Risk factors for HIV vary between African cities, need tailored responses

Carole Leach-Lemens
Published: 04 July 2011

A comparative study in three large cities in southern Africa has found big differences in risk factors for acquisition of HIV infection, emphasising the importance of locally tailored HIV prevention strategies and up-to-date information on local risk factors.

The study looked at behavioural risk factors associated with acquiring HIV infection in 5000 sexually active women in Harare, Durban and Johannesburg who took part in a large trial of an HIV prevention method based on use of the diaphgram.

Sue Napierala Mavedsnege and colleagues report the findings of their prospective cohort analysis in the advance online edition of the Journal of Acquired Immune Deficiency Syndromes. 

A total of 309 incident HIV infections were identified. Durban reported the highest incidence rate, followed by Johannesburg and then Harare (6.75 per 100 person years, 95% CI: 5.74-7.93; 3.33 per 100 person years, 95% CI: 2.51-4.44; 2.72 per 100 person years CI: 2.26-3.26, respectively).

Having more than one partner in the last three months was the only common factor associated with HIV incidence.

The majority of the estimated 35 million people living with HIV live in sub-Saharan Africa where 70% of all new infections occur. Women represent over 60% of all infections. Southern Africa, with the highest regional prevalence, reflects different phases of the epidemic.

In Zimbabwe, with an estimated prevalence of 14.3%, the epidemic began early, peaked in 1998 with a subsequent decline in incidence and prevalence.

From 1990-1998 South Africa had an exponential increase followed by a moderate increase until 2004 when apparent stabilisation began. In 2008 estimated provincial prevalence rates ranged from 5.3% to 25.8%.

In Gauteng province, with Johannesburg its largest city, prevalence appears to have peaked in 2002 at 20.3% and declined to 15.2% in 2008. In contrast, Kwa Zulu Natal province where Durban is the largest city, estimated prevalence rose from 15.7% in 2002 to 25.8% in 2008.

While cross-sectional studies looking at risk factors associated with HIV have taken place in Zimbabwe and South Africa, few have looked at risk factors for HIV incidence in women.  A better understanding of these factors within local contexts will help develop targeted interventions so reducing transmission.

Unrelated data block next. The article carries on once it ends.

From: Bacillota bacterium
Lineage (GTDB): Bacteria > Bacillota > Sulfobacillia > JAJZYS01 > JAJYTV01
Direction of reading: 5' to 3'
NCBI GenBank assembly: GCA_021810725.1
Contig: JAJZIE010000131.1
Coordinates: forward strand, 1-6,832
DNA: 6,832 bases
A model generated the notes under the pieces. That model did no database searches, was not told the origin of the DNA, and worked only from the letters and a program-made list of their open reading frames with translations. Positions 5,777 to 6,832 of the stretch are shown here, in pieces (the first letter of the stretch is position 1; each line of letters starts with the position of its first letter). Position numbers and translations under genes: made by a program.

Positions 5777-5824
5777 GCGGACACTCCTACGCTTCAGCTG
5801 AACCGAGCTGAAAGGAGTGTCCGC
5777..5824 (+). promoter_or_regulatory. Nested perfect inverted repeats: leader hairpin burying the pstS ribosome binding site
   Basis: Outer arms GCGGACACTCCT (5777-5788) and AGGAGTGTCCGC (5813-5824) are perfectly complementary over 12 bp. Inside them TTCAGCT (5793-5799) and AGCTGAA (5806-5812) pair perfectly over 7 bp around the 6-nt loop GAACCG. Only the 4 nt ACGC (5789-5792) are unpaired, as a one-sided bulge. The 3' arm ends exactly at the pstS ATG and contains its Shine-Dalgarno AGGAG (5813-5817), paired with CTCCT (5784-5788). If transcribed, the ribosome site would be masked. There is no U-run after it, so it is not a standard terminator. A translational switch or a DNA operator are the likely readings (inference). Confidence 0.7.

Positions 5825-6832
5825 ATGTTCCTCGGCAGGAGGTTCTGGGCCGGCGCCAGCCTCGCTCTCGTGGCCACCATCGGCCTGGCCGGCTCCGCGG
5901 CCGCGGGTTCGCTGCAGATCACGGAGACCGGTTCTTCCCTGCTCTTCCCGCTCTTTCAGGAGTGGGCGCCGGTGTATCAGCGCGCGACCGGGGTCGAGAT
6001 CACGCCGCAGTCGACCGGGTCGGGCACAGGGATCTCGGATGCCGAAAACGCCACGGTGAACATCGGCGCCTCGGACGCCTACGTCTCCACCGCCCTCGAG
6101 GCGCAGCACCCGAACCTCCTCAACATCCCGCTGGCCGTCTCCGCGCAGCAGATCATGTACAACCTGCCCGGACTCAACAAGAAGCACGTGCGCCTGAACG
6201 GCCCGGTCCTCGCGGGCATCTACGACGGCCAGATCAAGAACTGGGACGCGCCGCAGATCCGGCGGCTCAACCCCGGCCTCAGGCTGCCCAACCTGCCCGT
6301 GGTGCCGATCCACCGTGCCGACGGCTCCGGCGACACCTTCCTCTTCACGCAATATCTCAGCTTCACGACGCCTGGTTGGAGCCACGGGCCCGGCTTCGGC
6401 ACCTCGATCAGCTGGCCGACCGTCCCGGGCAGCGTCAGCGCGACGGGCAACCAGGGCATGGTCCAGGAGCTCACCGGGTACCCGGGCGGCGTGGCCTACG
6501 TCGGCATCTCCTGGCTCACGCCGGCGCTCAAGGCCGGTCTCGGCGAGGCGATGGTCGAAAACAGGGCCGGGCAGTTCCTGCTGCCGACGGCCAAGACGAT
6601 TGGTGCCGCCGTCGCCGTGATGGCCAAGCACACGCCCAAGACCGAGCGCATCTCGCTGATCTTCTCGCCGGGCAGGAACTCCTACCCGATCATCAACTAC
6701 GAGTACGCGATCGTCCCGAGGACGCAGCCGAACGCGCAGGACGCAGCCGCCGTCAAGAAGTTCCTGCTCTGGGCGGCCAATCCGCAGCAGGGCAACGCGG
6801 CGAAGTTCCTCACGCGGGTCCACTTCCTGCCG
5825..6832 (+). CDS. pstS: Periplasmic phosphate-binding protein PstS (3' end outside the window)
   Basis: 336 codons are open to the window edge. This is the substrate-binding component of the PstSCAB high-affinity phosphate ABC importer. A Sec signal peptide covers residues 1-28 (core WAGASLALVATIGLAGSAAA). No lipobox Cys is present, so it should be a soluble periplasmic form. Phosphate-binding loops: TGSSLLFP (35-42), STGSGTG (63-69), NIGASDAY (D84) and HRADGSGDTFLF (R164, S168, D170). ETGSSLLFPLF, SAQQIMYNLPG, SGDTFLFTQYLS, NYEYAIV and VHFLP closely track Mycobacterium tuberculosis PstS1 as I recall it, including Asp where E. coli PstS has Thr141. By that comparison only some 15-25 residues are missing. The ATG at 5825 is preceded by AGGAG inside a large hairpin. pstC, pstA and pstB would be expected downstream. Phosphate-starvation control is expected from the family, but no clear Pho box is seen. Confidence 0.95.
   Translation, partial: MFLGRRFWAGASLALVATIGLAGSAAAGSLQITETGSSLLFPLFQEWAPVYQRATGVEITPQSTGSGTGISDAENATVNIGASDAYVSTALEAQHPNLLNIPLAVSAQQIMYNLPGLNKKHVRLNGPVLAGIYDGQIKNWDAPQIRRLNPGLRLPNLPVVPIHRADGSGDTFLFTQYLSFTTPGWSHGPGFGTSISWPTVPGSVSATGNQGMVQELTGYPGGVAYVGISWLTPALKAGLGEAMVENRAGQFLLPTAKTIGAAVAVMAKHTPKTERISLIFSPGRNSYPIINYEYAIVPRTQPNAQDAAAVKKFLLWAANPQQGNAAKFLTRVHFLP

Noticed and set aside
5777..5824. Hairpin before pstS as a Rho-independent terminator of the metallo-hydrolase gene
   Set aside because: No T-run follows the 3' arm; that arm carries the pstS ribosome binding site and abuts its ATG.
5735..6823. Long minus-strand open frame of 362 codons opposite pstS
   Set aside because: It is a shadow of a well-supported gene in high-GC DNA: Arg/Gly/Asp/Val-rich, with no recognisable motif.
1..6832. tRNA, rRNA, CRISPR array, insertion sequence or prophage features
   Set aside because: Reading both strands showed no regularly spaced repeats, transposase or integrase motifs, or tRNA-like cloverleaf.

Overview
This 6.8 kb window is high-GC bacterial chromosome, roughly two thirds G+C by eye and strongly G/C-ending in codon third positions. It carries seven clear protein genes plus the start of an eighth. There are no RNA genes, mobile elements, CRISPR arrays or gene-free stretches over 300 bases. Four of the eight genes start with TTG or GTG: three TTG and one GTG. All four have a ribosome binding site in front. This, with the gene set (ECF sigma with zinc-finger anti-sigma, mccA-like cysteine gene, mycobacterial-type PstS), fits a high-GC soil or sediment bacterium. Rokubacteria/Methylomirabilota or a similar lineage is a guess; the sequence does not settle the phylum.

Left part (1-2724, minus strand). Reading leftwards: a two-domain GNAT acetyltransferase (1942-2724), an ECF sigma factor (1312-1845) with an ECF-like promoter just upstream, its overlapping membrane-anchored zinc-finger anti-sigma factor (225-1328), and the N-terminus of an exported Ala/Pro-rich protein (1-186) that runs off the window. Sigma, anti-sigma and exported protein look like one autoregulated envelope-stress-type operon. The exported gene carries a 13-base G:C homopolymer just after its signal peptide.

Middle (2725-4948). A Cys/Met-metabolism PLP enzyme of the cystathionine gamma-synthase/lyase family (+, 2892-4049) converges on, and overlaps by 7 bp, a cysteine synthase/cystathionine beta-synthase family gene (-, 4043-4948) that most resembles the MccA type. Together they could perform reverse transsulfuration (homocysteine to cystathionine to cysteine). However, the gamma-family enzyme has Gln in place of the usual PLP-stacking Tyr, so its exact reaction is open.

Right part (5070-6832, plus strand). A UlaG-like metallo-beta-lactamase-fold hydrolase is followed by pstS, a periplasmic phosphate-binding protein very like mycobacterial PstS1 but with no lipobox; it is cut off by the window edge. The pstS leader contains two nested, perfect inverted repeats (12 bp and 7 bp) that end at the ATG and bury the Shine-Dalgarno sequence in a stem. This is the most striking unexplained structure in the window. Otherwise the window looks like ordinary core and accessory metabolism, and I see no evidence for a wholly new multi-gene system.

The authors looked at factors associated with differences of HIV incidence among women in Harare, Johannesburg and Durban enrolled between September 2003 and September 2005 in the Methods for Improvement of Reproductive Health (MIRA) study, a randomised clinical trial to look at the effect of the diaphragm plus lubricant gel for the prevention of HIV. The intervention did not reduce HIV incidence.

The authors undertook a prospective cohort analysis of trial participants who were followed for a median of 21 months (12-24 months).

Socio-demographic, biological and behavioural data were collected at baseline and at quarterly visits. Testing for HIV and STIs were conducted at each quarterly visit.

Each location had distinct characteristics as well as different patterns of individual risk factors.

In Harare women were more likely to live with their partner, be employed and not use alcohol or drugs but more likely to wipe inside their vagina. While they had a later sexual debut and fewer partners than in Durban or Johannesburg there was more transactional sex (for money, food, drugs or shelter) within the last three months.

Early sexual debut was more common in Durban, while in Johannesburg consumption of alcohol within the last three months, multiple sexual partners and sex under the influence of drugs or alcohol were more likely.

Sexually transmitted infections (STIs) were important risk factors in Harare and Durban (prevalent herpes simplex virus AHR=2.56, 95% C: 1.61-4.06; incident herpes simplex virus AHR= 12.6, 95% CI: 2.13-21.87; gonorrhoea AHR=6.82, 95% CI: 2.13-21.87 and prevalent herpes simplex AHR=1.64, 95% CI: 1.07-2.52; gonorrhoea AHR=4.40, 95% I: 2.07-9.39, respectively.

Multiple partners and sex with a partner under the influence of alcohol or drugs significant increased the risk in Durban (AOR=1.78, 95% CI: 1.11-2.85 and AOR= 1.51, 95% CI: 1.05-2.16, respectively, whereas in Johannesburg early sexual debut was a strong predictors of getting HIV(AOR= 2.60, 95% CI: 1.30-5.17).

In Harare and Johannesburg 20.2 % and 22.3% of HIV infections, respectively, were attributable to wiping inside the vagina. Wiping inside the vagina has been independently associated with decreased condom use

In Harare over 96% of women were living with their partner; the median number of lifetime partners was 1.3. This implies, note the authors, most HIV infection was acquired from their live-in partner, yet 25% did not know their partner’s status.

The authors note the strengths of the study include its longitudinal study design and large sample size.

A limitation is that the study was conducted among clinical trial participants with strict eligibility criteria.

The authors suggest “as an epidemic matures more transmission occurs within stable partnerships, and we may see this...in South Africa. As the epidemic wanes, as… in Zimbabwe, we may begin to see…HIV transmission among young people and high risk core groups become increasingly important drivers of the epidemic.”

The significant differences in drivers of HIV incidence in the three locations support targeted HIV programming based on the local situation and epidemiology as the most effective approach to reduce HIV incidence among women, the authors conclude.


Napierala Mavedzenge S et al. Determinants of differential HIV incidence among women in three southern African locations. JAIDS advance online edition, doi: 10.1097/QAI.0b013e3182254038, 2011.

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